A product that is pH balanced is supposed to help replace the missing hydration and oils in ours skin. Briefly, pH stands for “potential hydrogen” and a pH number measures from 0 to 14 how acidic or alkaline a liquid is – anything above 7 is alkaline and anything below 7 is acid. Water has a pH level of 7, meaning it’s neutral. Skin is said to be acid ranging between pH 4.5-5.5, or at least the outermost layer is, which helps your skin retain moisture and keep germs out. Present wisdom suggests that soap with a high alkaline content will strip the skin of its natural oils leaving it irritated and dry.

Heather Brannon, MD states, “Surfactants in cleansers are broadly divided into soap-based surfactants and synthetic detergent-based surfactants (syndets). Soap-based cleansers are more alkaline (pH 10) than syndets (pH 7 or less). It appears that the higher pH of soap bars is a major factor in the increased irritation seen with these cleansers, however the exact mechanism is still unknown.”. Natural soap makers question the thought process behind these claims, feeling that the pH argument is only a marketing ploy.

The natural soap industry fights back…

Natural soap makers argue that it is not the pH that causes dryness and irritation “but the synthetic detergents and other chemicals used in soaps, shampoos and other cosmetics. These synthetic additives strip the skin of their natural fatty acids and oils, inhibit the natural moisturizing factors of your skin, and actually prevent it from managing its own pH balance. Furthermore, many of us are very sensitive to these synthetic additives and detergents” states Ida of Chagrin Valley Soap and Salve. Larry Plesent at Vermont Soap believes “the reason this non-issue became a marketing war is that detergent products (i.e. containing sodium lauryl sulfate), have a pH that is more acidic than soap products. Marketers use this to promote their wares over the next guy. The thing is, only about 12% of us are sensitive to detergents. Others are sensitive to the preservatives, colors and fragrances used by mass marketers in both soap and detergent systems.”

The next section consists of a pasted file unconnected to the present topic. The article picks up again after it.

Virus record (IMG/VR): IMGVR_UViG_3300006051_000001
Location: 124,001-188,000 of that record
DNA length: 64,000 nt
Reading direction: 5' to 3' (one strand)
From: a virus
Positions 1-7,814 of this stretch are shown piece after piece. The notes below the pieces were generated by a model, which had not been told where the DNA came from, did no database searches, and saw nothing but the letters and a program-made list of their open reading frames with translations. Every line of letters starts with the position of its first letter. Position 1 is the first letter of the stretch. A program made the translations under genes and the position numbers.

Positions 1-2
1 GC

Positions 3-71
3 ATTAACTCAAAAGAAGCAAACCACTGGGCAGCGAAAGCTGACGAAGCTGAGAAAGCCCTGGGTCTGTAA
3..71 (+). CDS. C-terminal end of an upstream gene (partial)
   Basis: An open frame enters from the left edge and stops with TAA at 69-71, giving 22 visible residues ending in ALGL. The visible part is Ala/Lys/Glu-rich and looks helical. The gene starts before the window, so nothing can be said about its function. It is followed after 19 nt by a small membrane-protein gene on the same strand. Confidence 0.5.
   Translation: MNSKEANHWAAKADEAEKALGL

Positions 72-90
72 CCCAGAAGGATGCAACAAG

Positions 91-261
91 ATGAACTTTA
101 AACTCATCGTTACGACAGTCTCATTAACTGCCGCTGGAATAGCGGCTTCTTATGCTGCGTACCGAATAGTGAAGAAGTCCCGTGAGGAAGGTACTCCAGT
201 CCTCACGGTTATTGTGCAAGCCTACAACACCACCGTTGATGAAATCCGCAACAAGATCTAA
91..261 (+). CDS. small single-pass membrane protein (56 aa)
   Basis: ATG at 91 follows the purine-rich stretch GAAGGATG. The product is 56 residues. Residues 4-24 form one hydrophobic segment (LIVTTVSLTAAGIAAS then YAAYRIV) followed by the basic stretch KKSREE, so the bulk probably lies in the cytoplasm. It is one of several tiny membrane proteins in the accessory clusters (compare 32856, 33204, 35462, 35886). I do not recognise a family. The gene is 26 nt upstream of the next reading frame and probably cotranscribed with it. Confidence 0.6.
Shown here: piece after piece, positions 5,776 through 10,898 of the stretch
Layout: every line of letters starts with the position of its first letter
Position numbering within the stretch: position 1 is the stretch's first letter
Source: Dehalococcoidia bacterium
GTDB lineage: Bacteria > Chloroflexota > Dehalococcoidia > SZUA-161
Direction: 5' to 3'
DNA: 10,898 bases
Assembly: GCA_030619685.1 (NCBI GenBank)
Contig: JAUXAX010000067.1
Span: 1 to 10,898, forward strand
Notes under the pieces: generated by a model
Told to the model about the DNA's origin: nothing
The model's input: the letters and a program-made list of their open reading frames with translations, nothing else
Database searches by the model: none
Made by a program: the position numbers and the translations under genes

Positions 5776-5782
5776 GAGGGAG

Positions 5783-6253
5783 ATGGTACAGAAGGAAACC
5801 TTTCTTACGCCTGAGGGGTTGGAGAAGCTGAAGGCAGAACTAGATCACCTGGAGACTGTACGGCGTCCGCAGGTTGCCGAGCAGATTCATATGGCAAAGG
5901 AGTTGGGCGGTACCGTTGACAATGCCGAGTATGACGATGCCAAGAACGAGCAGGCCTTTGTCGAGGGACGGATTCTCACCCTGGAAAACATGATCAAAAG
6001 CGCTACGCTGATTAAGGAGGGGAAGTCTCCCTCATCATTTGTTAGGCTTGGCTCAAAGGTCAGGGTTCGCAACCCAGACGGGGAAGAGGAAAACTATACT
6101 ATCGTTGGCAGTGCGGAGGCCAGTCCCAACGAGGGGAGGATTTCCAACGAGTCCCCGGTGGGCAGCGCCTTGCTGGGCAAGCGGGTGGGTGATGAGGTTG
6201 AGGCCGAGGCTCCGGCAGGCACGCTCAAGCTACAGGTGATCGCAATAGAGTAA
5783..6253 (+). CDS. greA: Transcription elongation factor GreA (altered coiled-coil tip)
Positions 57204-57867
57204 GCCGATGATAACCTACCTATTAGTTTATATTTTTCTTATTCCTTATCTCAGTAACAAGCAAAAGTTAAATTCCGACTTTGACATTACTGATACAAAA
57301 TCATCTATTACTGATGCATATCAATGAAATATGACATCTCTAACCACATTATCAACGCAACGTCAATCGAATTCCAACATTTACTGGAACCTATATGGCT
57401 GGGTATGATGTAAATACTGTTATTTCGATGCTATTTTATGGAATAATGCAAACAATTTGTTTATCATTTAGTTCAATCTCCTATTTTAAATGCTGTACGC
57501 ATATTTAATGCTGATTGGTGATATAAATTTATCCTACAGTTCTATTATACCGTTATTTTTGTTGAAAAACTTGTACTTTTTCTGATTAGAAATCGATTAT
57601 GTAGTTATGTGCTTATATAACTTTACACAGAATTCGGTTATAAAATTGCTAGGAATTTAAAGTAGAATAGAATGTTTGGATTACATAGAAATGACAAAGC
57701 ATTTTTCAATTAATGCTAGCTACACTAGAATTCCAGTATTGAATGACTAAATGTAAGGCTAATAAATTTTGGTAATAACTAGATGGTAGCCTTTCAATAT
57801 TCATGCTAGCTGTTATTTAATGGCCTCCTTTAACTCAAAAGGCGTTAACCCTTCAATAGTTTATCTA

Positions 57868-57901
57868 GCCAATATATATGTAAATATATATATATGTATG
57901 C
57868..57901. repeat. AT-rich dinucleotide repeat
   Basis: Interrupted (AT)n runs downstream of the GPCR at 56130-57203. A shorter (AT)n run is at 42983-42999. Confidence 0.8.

Removing the glycerine from the soap and adding synthetic foaming agents gives the “squeaky clean” feel that ultimately leads to mass purchases of moisturizing products. Funny, by removing the glycerine from soap products the soap makers created a new moisturizing market.

Having a lot of trouble with dryness this winter season?

Try our Joyous Challenge for 30 days! Purchase a natural soap, use it for 30 days and report back on the results. Leave a comment here on the Business of Skin Blog about your results and receive a FREE Joyous Cinnamon Lip Plump Lip Balm, all natural of course!

About the author:

Tanya Gioia, owner of Joyous Skin, is a 10-year aesthetician in the arid mountains of Colorado. She has been working with a certified herbalist to create a natural skin care line that gently replaces rapid transdermal water loss due to harsh climate conditions, perfect for those mountain-lovers! Look for her new natural black soap coming out this month, which has incredible benefits for problem skin, especially acne.

References:

American Cleaning Institute  History of Soaps and Detergents

Brannon, Heather MD, What Soap Does to Your Skin

Ida’s Corner, Chagrin Valley Soap and Salve  http://www.chagrinvalleysoapandsalve.com/idascorner/soappH.aspx

Larry Plesent, Vermont Soap Co. http://vermontsoap.com/about-our-soap/ph-soap-and-skin/